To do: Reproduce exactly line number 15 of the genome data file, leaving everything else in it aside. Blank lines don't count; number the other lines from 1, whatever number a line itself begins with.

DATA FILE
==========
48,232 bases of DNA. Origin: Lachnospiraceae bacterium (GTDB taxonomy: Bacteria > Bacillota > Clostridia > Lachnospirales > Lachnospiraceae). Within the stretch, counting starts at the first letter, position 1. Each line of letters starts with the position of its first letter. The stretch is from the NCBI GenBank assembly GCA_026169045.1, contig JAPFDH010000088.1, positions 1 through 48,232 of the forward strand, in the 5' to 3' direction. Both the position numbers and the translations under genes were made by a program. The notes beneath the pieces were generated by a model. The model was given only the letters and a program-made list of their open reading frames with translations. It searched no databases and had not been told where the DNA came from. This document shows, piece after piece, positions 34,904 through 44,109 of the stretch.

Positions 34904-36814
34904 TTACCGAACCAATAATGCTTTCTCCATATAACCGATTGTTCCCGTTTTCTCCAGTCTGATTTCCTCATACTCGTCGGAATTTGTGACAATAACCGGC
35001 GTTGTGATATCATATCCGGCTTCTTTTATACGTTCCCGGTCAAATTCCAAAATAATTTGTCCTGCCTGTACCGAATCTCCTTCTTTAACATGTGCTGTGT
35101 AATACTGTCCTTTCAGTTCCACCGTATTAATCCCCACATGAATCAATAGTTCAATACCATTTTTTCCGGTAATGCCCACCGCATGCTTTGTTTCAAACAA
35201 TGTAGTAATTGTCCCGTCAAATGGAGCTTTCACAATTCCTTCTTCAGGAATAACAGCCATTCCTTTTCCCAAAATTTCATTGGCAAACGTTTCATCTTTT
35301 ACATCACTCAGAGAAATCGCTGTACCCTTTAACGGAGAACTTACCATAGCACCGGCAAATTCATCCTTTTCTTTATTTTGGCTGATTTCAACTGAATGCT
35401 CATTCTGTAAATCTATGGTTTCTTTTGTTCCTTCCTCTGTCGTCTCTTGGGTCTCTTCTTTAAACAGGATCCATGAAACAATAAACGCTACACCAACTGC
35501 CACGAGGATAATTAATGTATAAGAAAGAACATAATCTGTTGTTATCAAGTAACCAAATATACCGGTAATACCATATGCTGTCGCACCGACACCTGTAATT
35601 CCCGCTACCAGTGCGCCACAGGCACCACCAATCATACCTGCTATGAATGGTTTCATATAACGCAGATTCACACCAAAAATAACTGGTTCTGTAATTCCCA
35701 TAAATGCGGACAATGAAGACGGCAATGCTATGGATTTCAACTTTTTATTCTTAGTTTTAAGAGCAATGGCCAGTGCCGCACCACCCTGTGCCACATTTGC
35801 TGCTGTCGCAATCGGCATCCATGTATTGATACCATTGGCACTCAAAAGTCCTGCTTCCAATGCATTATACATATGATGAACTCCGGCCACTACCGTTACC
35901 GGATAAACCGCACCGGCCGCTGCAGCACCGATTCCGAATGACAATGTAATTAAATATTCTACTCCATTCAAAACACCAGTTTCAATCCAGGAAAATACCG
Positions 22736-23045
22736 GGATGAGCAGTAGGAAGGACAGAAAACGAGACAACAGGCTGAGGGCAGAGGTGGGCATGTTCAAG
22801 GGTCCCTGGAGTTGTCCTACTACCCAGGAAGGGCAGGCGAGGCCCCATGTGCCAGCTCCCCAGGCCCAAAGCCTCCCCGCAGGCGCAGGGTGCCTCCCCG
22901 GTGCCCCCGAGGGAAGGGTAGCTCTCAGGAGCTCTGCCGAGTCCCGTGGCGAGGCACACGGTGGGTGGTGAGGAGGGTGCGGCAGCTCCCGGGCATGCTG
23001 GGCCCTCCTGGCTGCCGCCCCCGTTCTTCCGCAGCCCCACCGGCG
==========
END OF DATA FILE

22736 GGATGAGCAGTAGGAAGGACAGAAAACGAGACAACAGGCTGAGGGCAGAGGTGGGCATGTTCAAG